A critical assessment of the Dodd-Frank Wall Street Reform and Consumer Protection Act

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by Viral Acharya, Thomas F. Cooley, Matthew Richardson, Richard Sylla and Ingo Walter

The global crisis started in US financial markets (Cecchetti 2007). US financial reform was thus always going to be a central pillar in the world's effort to avoid such crises in the future (Baldwin and Eichengreen 2008, Reinhart 2008, Acharya and Richardson 2009). After long deliberation and political haggling, the reform is finally ready in the form of the Dodd-Frank Wall Street Reform and Consumer Protection Act of 2010. This is widely described as the most ambitious and far-reaching overhaul of financial regulation in the US since the 1930s. Together with other regulatory reforms introduced by the Securities and Exchange Commission, the Federal Reserve (the Fed), and other regulators in the US and Europe, it is going to change the structure of financial markets in profound ways.

In our forthcoming book, Regulating Wall Street: The Dodd-Frank Act and the New Architecture of Global Finance, we provide our overall assessment of the legislation in three different ways:

  • From first principles in terms of how economic theory suggests we should regulate the financial sector;
  • In a comparative manner, relating the proposed reforms to those that were undertaken in the 1930s following the Great Depression;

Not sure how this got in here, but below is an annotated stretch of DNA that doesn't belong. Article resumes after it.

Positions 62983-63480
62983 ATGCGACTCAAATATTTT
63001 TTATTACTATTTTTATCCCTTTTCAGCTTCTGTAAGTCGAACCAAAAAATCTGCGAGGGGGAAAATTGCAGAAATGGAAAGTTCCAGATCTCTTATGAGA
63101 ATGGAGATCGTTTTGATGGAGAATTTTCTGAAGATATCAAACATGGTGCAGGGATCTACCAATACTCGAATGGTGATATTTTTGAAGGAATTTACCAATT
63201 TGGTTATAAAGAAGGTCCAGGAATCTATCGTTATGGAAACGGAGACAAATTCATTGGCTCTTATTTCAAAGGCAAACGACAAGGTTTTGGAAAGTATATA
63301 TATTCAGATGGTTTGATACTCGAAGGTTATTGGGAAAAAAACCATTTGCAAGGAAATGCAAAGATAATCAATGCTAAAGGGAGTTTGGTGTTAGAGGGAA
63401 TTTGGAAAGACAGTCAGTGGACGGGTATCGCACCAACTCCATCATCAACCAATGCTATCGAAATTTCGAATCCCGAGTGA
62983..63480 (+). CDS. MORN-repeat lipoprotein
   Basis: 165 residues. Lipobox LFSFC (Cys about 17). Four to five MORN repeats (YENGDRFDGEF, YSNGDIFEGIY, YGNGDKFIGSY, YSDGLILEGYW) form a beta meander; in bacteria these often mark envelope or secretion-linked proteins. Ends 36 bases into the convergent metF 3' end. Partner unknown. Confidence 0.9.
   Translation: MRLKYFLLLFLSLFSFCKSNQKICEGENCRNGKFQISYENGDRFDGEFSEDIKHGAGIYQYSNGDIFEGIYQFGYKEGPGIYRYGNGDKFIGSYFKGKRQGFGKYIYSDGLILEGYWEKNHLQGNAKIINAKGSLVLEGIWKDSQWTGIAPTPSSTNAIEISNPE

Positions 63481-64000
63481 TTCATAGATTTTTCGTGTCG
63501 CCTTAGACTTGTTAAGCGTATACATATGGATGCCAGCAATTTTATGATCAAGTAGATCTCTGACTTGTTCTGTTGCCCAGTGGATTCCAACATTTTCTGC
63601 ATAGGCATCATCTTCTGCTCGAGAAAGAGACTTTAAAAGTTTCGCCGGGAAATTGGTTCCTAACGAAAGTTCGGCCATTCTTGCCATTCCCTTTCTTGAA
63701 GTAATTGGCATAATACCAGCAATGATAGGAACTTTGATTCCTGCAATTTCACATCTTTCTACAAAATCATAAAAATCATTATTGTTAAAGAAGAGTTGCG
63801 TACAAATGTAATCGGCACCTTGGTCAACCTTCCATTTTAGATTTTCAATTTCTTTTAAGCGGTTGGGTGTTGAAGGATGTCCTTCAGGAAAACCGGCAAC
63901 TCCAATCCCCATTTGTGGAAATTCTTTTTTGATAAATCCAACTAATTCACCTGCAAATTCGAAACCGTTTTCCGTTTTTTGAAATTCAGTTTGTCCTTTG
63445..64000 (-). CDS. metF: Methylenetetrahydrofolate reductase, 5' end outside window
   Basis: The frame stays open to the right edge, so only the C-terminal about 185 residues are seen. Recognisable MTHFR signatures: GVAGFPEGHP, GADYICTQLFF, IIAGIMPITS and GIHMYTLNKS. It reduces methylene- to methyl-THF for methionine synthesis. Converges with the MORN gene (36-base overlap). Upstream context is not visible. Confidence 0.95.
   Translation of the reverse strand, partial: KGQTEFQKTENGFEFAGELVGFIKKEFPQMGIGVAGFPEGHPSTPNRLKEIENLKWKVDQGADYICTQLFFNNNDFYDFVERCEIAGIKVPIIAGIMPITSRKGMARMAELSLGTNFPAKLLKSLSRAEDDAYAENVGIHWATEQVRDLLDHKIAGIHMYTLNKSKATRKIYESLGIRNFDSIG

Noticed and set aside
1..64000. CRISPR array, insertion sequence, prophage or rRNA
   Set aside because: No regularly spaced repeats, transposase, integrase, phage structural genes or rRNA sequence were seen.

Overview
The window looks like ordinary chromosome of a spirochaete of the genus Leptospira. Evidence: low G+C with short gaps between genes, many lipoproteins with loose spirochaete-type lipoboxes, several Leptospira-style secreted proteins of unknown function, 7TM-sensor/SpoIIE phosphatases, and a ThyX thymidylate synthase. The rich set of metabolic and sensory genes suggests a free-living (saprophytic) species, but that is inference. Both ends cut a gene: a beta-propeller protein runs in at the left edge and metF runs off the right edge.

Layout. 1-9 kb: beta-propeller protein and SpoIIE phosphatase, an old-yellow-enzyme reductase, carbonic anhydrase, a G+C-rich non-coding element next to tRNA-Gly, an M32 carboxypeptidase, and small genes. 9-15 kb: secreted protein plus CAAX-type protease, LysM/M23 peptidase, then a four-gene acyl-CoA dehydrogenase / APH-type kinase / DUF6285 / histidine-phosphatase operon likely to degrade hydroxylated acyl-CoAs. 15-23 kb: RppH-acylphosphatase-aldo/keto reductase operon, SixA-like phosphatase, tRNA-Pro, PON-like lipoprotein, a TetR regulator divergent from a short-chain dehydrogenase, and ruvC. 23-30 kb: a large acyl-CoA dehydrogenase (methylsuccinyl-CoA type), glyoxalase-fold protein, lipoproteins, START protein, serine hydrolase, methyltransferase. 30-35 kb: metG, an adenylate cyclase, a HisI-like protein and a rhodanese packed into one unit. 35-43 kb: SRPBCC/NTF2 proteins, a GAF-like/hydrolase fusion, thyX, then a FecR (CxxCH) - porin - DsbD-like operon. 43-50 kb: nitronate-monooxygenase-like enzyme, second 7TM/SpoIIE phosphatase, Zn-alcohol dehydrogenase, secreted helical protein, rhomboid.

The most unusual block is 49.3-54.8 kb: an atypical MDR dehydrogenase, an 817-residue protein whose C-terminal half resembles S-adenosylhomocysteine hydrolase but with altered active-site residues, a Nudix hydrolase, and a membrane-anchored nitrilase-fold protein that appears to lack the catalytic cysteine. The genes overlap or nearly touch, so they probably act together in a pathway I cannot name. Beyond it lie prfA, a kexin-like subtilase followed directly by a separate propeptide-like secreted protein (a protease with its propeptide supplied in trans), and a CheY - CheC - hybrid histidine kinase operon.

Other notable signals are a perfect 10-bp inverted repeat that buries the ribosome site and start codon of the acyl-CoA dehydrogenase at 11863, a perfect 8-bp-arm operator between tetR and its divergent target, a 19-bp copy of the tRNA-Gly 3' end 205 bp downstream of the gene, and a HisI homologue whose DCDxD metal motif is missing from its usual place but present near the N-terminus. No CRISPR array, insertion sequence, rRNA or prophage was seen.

• How the proposed reforms would have fared in preventing and dealing with the crisis of 2007 to 2009 had they been in place at the time.
Read the full opinion editorial on VoxEU.org.

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About RegulatingWallStreet.com

The Dodd-Frank Act, signed into law in July 2010, represented the most significant and controversial overhaul of the U.S. financial regulatory system since the Great Depression. Forty NYU Stern faculty, including editors Viral V. Acharya, Thomas F. Cooley, Matthew P. Richardson, and Ingo Walter, provide a definitive analysis of the Act, expose key flaws and propose solutions to inform the rules’ adoption by regulators, in a new book, Regulating Wall Street: The Dodd-Frank Act and the New Architecture of Global Finance (Wiley, November 2010).

About Restoring Financial Stability

Previously, many of these faculty developed 18 independent policy papers offering market-focused solutions to the financial crisis, which were published in a book, Restoring Financial Stability: How to Repair a Failed System (Wiley, March 2009).

About the Authors